#9. Cycle the Great Western Greenway

The longest off-road cycling trail in Ireland, Great Western Greenway is 42 km in length connecting Westport town and Achill Island. Our personal favourite stretch of the trail is from Mulranny to Achill Sound- it’s a very scenic, easy and only 13 km bike ride, that ends on one of the most beautiful beaches in Ireland.

Bike rentals are available in towns along the route Westport, Newport, Mullranny and Newport including which means you don’t have to cycle the whole way and can just pick one section of the Great Western Greenway.

Westport town is a perfect place to start or end your cycling adventure in Ireland.

#10. Visit Westport Town

A lovely heritage town situated right on the wild Atlantic way where you can wander little alleyways, peek behind the colourful facades of pubs that hide a sprawling world of late-night Irish music sessions and dimly lit interiors, and walk across the Doris brother bridge that’s named after two brothers who founded the Mayo news in 1892.

The biggest attractions in Westport is Westport House and Grounds, Clew Bay Heritage Centre and many shops specialising in the best Irish Craft and Design.

While in town, make sure you also sample one of Mescan Breweries creations; be it stout, blond beer or red tripel.

Westport is a town situated at the southeast corner of Clew Bay in County Mayo.

#11. Go surfing

Learning to surf is a great and fun way to spend a morning or even half of the day. All you need to do is to bring a towel, swimsuit and your sense of adventure – the rest is provided by the surf school.

This includes suitable board and wetsuit – yes, in Ireland, they are a must – a qualified surf instructor and whenever needed-transportation to the beach. You’ll be able to have fun and also learn about standing up, paddling, wave timing and placement, wave selection and surf etiquette.

You don’t have to be in an excellent physical condition to take up a surfing lesson but learning to surf in the long term, you have to commit to a healthy lifestyle and plenty of exercises to strengthen your physical form.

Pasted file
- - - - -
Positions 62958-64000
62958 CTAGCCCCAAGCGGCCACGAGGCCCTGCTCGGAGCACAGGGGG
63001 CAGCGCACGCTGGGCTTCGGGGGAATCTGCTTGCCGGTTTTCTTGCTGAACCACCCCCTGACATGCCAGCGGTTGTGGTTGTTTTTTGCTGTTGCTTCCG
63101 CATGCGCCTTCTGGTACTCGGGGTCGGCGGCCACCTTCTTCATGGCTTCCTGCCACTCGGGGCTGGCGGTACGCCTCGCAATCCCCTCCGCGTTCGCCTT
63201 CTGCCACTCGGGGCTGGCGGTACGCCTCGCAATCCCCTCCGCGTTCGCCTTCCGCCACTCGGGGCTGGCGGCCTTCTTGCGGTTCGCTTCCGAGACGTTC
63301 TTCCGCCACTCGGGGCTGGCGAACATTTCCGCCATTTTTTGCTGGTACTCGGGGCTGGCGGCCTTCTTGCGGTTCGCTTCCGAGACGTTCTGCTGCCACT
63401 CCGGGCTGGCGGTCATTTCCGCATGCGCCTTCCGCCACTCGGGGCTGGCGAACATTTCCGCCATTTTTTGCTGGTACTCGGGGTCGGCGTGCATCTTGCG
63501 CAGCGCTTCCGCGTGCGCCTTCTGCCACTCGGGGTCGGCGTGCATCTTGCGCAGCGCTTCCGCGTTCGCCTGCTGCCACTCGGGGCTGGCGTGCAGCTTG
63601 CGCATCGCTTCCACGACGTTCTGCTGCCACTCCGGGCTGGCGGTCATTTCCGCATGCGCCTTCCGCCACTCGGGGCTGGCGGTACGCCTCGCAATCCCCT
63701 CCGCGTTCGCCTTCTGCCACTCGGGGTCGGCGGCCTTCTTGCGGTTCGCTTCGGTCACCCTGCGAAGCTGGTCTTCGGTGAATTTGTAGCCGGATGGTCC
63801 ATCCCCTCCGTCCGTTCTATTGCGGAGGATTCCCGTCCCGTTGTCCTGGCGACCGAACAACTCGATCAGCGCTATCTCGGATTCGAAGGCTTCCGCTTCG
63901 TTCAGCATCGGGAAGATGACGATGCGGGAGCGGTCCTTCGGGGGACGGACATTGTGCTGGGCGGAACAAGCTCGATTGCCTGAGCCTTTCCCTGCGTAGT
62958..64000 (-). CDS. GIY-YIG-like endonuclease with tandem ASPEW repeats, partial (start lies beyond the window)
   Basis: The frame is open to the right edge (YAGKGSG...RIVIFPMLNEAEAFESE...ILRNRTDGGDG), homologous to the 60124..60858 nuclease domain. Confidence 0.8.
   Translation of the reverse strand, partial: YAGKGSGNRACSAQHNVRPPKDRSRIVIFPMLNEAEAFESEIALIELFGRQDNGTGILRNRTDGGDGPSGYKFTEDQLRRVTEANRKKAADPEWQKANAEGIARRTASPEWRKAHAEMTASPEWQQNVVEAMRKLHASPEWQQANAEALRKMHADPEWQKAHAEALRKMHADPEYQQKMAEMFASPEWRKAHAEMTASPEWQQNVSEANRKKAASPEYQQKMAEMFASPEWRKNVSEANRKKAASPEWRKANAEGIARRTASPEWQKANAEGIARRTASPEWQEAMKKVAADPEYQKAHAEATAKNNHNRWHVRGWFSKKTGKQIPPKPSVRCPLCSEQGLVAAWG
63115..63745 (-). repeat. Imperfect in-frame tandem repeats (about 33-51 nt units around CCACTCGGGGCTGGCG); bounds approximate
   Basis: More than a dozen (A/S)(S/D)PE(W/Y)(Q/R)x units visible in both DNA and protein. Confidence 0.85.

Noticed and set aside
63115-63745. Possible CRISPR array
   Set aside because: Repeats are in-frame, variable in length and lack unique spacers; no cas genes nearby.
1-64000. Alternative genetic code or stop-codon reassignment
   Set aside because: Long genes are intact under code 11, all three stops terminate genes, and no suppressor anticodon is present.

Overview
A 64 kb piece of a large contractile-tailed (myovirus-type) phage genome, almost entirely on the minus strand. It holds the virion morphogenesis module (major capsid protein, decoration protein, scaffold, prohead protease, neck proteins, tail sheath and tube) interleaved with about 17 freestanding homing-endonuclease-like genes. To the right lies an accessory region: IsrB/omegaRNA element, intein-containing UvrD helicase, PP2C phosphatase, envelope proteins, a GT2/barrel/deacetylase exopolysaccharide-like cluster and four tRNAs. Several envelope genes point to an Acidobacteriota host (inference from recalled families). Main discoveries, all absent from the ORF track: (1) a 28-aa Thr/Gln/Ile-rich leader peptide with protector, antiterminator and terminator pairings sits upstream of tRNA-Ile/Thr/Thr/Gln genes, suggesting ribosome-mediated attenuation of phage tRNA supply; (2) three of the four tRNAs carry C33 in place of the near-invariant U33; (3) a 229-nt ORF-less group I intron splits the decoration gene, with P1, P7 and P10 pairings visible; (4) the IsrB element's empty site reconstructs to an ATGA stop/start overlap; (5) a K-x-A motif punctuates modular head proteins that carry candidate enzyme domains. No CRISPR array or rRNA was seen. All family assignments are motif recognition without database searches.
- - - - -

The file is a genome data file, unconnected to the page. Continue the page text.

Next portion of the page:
Surfing is a fun activity for the whole family.

How to get to County Mayo

County Mayo is located at Irelands West Coast and the driving distance from Dublin to Westport is just over 3 hours (Dublin-Mullingar-Castlebar-Westport, via N5).

In Ireland, driving is on the left side, you must always wear a seatbelt and watch your speed limit.  It’s also a good idea to familiarise yourself with the road signs in Ireland.

Travelling around County Mayo – or any other place in Ireland for that matter – with a car is the best way as it gives you an option to make last-minute changes to your itinerary and rewards you with the freedom to travel where you want.

  • From Dublin |Driving distance from Dublin to Westport is 253km. Take Chapelizod Bypass/R148 to N4 in South Dublin and then just follow M4N4 and N5 to Distillery Rd in Westport. 
  • By public transport | There are no organised tours from Dublin to Mayo, so, if you don’t have a car, public transport is your other option. Trains depart daily for Westport from Dublin Heuston station, and Bus Éireann operates from Dublin city
  • To Achill Island | Travelling to Achill Island by public transport will take some time, effort and a little bit of planning. But fear not, Bus Éireann provide service to Achill from Westport (Bus number 440, Monday to Sunday).
  • From Sligo | County Mayo can be easily reached from Sligo with Westport town only a 100 km away. Follow the fastest route and get on N4 followed by N17 and N5.
Wild and wonderful County Mayo, Ireland.

Where to stay in Mayo

If you are looking for a place to stay on your road trip around County Mayo, you’ll be spoilt for choice.